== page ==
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Le Corbusier
Born as Charles-Édouard Jeanneret-Gris in La Chaux-de-Fonds, a small city in Neuchâtel canton in north-western Switzerland

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Le Corbusier

Charles-Édouard Jeanneret-Gris, who was better known as Le Corbusier (French: [lə jfhf

 

 

Early life & education

He was born as Charles-Édouard Jeanneret-Gris in La Chaux-de-Fonds, a small city in Neuchâtel canton in north-western Switzerland, in the Jura mountains, just 5 kilometres (3.1 mi) across the border from France. He attended a kindergarten that used Fröbelian methods.[citation needed]

Young Jeanneret was attracted to the visual arts and studied at the La-Chaux-de-Fonds Art School under Charles L'Eplattenier, who had studied in Budapest and Paris. His architecture teacher in the Art School was the architect René Chapallaz, who had a large influence on Le Corbusier's earliest house designs.

In his early years he would frequently escape the somewhat provincial atmosphere of his hometown by traveling around Europe. In September 1907, he made his first trip outside of Switzerland, going to Italy; then that winter traveling through Budapest to Vienna where he would stay for four months and meet Gustav Klimt and Josef Hoffman.[1] At around 1908, he traveled to Paris, where he found work in the office of Auguste Perret, the French pioneer of reinforced concrete. It was both his trip to Italy and his employment at Perret's office that began to form his own ideas about architecture. Between October 1910 and March 1911, he worked near Berlin for the renowned architect Peter Behrens, where he may have met Ludwig Mies van der Rohe and Walter Gropius. He became fluent in German. More than anything during this period, it was his visit to the Charterhouse of the Valley of Ema that influenced his architectural philosophy profoundly for the rest of his life. He believed that all people should have the opportunity to live as beautifully and peacefully as the monks he witnessed in the sanctuaries at the charterhouse.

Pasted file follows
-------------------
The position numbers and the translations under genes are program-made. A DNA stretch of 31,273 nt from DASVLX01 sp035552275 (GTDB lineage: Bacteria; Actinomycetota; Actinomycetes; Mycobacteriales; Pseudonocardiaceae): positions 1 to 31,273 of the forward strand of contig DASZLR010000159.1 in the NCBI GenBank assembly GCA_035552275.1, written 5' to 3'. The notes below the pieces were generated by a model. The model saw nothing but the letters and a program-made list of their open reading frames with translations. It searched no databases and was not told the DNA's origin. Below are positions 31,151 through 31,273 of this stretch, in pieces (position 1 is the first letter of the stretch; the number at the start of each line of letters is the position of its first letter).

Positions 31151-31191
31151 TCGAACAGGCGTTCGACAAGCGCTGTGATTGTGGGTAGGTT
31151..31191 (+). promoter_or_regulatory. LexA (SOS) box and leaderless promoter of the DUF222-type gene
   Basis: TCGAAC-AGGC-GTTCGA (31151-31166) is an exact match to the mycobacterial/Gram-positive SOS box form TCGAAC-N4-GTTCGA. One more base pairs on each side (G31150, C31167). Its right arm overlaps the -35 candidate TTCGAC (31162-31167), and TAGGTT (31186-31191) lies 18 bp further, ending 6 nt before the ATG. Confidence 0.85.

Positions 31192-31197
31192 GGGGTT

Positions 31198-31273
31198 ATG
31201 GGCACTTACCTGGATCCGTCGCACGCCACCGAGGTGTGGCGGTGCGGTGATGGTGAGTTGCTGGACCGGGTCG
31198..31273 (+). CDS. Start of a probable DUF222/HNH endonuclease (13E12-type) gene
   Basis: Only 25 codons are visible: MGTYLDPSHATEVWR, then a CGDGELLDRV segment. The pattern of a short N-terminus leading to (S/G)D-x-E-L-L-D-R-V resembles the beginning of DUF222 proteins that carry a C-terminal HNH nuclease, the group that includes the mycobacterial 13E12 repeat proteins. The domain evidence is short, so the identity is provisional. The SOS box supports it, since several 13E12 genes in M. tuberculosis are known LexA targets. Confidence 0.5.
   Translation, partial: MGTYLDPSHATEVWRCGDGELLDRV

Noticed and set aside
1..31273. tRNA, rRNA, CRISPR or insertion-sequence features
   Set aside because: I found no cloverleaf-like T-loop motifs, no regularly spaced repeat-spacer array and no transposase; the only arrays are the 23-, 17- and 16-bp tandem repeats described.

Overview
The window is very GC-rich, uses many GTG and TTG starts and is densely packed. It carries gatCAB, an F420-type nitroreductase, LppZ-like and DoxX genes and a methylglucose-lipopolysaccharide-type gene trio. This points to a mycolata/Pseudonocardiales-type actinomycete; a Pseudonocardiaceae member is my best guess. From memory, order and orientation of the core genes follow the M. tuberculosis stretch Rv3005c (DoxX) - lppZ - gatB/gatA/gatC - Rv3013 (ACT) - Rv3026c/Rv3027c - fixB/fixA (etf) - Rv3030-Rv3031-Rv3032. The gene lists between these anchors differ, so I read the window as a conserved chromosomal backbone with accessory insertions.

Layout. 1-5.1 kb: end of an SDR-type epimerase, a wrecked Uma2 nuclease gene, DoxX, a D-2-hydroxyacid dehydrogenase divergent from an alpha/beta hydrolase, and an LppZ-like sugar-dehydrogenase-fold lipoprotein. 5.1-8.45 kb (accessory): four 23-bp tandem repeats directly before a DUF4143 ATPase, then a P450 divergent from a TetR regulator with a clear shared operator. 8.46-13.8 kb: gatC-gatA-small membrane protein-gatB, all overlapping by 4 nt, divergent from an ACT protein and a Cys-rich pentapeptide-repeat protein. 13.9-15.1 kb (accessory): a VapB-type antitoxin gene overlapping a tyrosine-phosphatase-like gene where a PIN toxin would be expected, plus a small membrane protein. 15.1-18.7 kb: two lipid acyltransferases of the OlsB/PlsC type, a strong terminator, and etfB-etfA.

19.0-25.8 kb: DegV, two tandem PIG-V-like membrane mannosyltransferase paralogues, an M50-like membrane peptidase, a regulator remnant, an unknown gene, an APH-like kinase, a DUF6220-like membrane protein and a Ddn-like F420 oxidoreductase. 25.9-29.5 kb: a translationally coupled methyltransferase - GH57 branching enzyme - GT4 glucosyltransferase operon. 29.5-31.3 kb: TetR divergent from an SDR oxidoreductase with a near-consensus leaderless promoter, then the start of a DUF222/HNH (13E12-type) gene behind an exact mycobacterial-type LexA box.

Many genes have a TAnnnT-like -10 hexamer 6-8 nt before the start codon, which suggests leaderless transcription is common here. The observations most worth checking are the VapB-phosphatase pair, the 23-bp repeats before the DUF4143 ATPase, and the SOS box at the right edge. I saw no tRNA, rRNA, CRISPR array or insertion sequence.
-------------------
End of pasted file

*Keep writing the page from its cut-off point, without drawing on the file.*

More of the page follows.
Later in 1911, he journeyed to the Balkans and visited SerbiaBulgariaTurkey, and Greece, filling nearly 80 sketchbooks with renderings of what he saw—including many sketches of the Parthenon, whose forms he would later praise in his work Vers une architecture (1923) ("Towards an Architecture", but usually translated into English as "Towards a New Architecture"). A fresh translation of "Toward an Architecture"[2] was published in 2007 by the Getty Research Institute, with an introduction by French architect and architectural historian Jean-Louis Cohen, who spoke about the translation.[3]